Laurie Ledford, age 60, is Senior Vice President and Chief Human Resources Officer of Marsh & McLennan Companies. Ms. Ledford is responsible for Marsh & McLennan Companies' overall human capital and talent strategy and the delivery of human resources services to all our colleagues worldwide. Prior to her current role, Ms. Ledford served as Chief Human Resources Officer (CHRO) for Marsh Inc.


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Ms. Ledford joined Marsh in 2000 and was named CHRO in 2006, after having served as Senior Human Resources Director for Marsh's International Specialty Operations. Her prior experience was with Citibank and NationsBank.
Scott McDonald, age 51, is President and Chief Executive Officer of Oliver Wyman Group. Prior to assuming this role in January 2014, Mr. McDonald was President of Oliver Wyman. Before becoming President of Oliver Wyman in 2012, Mr. McDonald was the Managing Partner of Oliver Wyman's Financial Services practice and has held a number of senior positions, including the Global head of the Corporate & Institutional Banking practice. Before joining Oliver Wyman in 1995, he was an M&A investment banker with RBC Dominion Securities in Toronto.
Mark McGivney, age 50, is Chief Financial Officer of Marsh & McLennan Companies and has held this position since January 1, 2016. Prior to his current role, Mr. McGivney held a number of senior financial management positions since joining the Company in 2007, including Senior Vice President, Corporate Finance of Marsh & McLennan Companies, Chief Financial Officer of Marsh, and Chief Financial Officer and Chief Operating Officer of Mercer. His prior experience includes senior positions at The Hanover Insurance Group, including serving as Senior Vice President of Finance, Treasurer, and Chief Financial Officer of the Property & Casualty business, as well as positions at PricewaterhouseCoopers and Merrill Lynch.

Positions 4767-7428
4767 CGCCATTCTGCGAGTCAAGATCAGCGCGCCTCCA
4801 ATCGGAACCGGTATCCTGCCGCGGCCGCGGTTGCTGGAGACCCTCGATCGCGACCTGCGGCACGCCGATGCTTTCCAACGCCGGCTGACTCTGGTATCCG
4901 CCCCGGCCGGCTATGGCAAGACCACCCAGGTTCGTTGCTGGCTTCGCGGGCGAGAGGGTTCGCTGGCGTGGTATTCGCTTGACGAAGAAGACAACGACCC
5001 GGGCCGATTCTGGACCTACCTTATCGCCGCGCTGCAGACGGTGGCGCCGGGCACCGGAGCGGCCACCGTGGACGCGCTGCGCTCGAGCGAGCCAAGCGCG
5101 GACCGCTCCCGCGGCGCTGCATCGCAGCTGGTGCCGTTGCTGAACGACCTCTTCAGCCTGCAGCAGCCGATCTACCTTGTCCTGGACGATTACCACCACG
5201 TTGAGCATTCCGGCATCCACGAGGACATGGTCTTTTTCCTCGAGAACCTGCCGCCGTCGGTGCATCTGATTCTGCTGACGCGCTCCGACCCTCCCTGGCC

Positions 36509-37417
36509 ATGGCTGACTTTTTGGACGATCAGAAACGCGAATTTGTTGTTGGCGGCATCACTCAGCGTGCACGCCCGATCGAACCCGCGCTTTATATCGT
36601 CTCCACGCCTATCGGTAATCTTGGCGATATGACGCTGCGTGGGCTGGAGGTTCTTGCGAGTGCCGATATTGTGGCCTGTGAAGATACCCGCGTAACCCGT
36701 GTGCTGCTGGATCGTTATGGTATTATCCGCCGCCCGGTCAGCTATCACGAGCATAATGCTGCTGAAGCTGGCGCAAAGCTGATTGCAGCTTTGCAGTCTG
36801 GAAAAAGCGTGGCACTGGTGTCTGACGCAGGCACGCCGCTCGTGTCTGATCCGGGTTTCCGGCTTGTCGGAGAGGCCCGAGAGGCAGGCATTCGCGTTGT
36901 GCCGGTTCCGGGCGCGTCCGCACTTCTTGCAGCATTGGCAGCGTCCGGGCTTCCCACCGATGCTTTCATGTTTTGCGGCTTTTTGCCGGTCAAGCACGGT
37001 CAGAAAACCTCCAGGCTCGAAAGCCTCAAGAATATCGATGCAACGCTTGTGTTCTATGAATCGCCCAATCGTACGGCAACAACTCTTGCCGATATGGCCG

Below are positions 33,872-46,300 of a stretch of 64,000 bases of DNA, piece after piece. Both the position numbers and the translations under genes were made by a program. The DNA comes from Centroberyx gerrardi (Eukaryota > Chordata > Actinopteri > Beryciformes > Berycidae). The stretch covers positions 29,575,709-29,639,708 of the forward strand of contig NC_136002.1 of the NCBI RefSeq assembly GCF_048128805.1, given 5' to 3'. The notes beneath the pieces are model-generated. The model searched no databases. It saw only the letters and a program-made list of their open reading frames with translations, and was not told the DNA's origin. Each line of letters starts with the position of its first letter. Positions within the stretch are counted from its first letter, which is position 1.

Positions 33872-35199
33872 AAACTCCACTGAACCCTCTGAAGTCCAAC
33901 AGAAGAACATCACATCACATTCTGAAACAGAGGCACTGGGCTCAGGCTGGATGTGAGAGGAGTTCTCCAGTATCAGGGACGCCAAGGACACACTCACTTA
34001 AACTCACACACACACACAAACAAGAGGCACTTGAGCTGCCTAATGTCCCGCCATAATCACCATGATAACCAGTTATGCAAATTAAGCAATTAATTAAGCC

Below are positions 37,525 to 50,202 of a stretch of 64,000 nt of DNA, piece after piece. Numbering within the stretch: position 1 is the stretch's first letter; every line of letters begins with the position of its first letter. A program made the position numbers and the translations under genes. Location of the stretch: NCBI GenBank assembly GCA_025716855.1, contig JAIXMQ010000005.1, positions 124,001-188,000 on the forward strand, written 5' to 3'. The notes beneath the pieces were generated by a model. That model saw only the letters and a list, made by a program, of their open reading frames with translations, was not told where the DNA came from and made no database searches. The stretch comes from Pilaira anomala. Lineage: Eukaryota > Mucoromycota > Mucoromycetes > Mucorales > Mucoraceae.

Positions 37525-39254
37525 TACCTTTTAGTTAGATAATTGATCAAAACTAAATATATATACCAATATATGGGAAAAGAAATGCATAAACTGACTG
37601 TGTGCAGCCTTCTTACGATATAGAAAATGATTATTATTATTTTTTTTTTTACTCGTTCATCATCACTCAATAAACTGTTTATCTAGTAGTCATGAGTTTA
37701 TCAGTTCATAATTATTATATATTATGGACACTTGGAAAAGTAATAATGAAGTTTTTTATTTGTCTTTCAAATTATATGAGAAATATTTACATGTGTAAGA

Julio A. Portalatin, age 58, is President and Chief Executive Officer of Mercer. Prior to joining Mercer in February 2012, Mr. Portalatin was the President and CEO of Chartis Growth Economies, and Senior Vice President, American International Group (AIG). In that role, he had responsibility for operations in Asia Pacific, South Asia, Latin America, Africa, the Middle East and Central Europe. Mr. Portalatin began his career with AIG in 1993 and thereafter held a number of key leadership roles, including President of the Worldwide Accident & Health Division at American International Underwriters (AIU) from 2002-2007. From 2007-2010, he served as President and CEO of Chartis Europe S.A. and Continental European Region, based in Paris, before becoming President and CEO of Chartis Emerging Markets. Prior to joining AIG / Chartis, Mr. Portalatin spent 12 years with Allstate Insurance Company in various executive product underwriting, distribution and marketing positions. Mr. Portalatin also serves on the Board of Directors of DXC Technologies.
AVAILABLE INFORMATION